Finding I was a Sportsman I really believe every print that it was conceived would be most interesting to me was paraded for my gratification; nor did the politeness and good nature of the worthy publisher end here, but was accompanied by a cordial invitation to a similar treat whenever I felt disposed to enjoy it. By all the votaries of hunting and sporting, said I to myself, nothing but a Sportsman would make such an offer. Inquiries followed: I found I had made a “good cast," and had “hit off” my man. What “a burst” we had together! Racing, hunting, coaching, breeding, et hoc genus omne, were discussed, and then exemplified by the most finished representations pencil could form of every catastrophe by “flood or field” incidental to such pursuits. In heart, and to the very core, the spirited publisher is a Sportsman— need I say I soon availed myself of the permission given ?

Let us first notice the portraitures of all the best sires and mares, got up at an expense to the publishers that would astonish those unversed in such matters, and which nothing short of the estimation in which they are held, and the enormous numbers sold, ever could repay. These I do not look at as merely objects to please the eye, but as stock portraitures of animals that have been the wonder of their time, to be handed down to posterity as a faithful representative history of the turf. The few prints published formerly have given a something to judge by of what an Eclipse, a

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Flying Childers, and a Gimcrack were; but prints of those days were not the prints of 1845; for our posterity will know as well every point of a Sir Hercules, a Pantaloon, a Beeswing, and others, as we do ourselves. They will be able to judge to the nicest point how far the racing form of such sires and mares is continued to their progeny, and will gain from this a most correct idea of how far such and such crosses appear to succeed, or the reverse. Thus do I regard the publication of such prints as a national benefit to the Racing World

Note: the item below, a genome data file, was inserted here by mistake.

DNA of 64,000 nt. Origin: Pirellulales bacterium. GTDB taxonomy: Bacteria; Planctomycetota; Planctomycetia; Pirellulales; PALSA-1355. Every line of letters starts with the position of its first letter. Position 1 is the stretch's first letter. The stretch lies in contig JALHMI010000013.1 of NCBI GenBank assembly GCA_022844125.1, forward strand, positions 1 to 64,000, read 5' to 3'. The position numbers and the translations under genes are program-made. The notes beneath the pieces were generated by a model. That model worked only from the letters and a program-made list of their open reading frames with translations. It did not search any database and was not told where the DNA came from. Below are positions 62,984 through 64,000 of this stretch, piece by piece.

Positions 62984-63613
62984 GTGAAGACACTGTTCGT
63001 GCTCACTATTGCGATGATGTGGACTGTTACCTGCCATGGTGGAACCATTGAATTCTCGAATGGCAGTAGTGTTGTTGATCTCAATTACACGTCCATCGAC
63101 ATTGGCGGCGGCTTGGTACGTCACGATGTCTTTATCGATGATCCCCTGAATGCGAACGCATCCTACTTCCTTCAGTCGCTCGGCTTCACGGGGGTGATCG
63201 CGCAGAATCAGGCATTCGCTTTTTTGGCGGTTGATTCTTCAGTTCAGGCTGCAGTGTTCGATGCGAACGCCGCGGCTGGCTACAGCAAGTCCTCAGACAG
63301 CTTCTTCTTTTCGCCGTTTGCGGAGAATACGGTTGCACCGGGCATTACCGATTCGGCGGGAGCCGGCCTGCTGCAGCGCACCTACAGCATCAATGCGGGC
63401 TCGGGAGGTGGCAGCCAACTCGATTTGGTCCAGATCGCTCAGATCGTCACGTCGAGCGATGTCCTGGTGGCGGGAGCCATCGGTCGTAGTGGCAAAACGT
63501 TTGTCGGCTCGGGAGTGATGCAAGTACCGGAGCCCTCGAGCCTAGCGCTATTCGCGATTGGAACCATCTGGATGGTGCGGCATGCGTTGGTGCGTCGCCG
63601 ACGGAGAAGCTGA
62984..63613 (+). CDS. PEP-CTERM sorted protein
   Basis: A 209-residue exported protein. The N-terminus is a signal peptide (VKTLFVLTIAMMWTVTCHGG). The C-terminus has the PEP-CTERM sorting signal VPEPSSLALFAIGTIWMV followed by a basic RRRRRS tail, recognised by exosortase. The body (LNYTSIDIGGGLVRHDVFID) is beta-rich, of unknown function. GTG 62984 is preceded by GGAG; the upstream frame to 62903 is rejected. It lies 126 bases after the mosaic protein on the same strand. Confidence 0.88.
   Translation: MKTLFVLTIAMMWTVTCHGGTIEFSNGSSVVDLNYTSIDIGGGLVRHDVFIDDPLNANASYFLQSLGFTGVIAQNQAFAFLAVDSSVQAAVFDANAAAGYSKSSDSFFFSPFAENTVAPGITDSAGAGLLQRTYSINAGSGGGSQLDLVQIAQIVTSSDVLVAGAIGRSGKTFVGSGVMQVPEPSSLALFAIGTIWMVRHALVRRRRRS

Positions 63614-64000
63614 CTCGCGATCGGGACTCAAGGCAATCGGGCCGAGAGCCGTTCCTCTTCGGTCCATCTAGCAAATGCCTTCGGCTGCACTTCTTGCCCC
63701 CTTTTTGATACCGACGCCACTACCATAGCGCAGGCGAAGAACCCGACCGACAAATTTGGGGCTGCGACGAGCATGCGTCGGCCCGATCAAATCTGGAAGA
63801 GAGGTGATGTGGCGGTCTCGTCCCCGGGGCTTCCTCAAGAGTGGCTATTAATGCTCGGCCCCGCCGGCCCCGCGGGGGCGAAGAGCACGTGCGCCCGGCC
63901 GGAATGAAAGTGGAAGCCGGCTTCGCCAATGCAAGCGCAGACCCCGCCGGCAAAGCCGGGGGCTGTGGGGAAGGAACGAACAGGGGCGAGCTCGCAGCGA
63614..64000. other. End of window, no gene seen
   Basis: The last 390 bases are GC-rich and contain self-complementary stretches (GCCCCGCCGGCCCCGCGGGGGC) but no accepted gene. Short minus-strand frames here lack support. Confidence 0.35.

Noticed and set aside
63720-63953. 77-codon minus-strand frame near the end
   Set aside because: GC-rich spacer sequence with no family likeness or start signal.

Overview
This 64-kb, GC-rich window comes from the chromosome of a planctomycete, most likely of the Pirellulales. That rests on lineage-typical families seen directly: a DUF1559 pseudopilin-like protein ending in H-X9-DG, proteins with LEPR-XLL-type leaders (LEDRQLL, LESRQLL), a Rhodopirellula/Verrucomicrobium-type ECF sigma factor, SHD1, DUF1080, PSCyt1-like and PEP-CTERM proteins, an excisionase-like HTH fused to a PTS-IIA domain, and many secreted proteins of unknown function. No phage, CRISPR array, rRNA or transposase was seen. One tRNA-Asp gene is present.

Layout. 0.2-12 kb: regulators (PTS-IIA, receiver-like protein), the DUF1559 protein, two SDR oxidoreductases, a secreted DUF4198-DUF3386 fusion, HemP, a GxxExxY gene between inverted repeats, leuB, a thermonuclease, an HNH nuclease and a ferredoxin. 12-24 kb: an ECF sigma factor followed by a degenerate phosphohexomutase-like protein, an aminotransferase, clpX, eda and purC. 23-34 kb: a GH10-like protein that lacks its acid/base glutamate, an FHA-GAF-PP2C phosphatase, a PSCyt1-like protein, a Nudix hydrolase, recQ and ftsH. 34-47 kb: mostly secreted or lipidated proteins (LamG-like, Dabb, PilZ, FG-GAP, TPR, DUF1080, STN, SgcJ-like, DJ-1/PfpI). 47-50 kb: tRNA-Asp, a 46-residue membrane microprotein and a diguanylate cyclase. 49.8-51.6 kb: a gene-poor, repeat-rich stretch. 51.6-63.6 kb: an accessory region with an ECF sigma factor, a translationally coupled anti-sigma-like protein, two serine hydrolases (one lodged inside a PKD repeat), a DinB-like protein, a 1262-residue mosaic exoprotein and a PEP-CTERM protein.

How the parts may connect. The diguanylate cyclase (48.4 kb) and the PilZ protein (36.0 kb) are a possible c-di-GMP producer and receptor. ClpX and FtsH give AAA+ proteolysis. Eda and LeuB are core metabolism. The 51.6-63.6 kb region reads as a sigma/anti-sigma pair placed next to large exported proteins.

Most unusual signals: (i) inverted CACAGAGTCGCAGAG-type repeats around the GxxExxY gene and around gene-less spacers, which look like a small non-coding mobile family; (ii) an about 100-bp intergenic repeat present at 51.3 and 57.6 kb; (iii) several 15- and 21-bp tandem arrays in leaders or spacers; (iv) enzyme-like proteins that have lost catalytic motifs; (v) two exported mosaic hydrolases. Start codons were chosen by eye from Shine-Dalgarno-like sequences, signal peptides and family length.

The likenesses of the winners of the Derby, Leger, and Oaks, from paintings by that prince of artists in this particular line, Mr. Herring, Sen., must all command an interest with the Sporting World that perhaps no other prints can call forth. Animals that have brought fortunes to some, wealth to many, heavy loss to some, and ruin to others, must ever be objects of paramount interest to thousands. Many, no doubt, in bitterness of heart anathematise the hour they first saw the originals; but, perhaps, as many hail the likeness of the noble animal who has brought wealth and happiness to their very door. A Derby or a Leger is not what a race was in former days, a pastime : no; it has now become a business, an event comprehending the interests of thousands; an event that raises many to the pinnacle of happiness, or drives them to the lowest depths of despair. Oh, how tumultuously throb those hearts whose possessors have turned from the warning voice of prudence, and staked their all on the efforts of one animal — a noble one it is true, and one whose generous nature disposes him to strain every nerve to obey the will of far less generous man! But then to the initiated comes the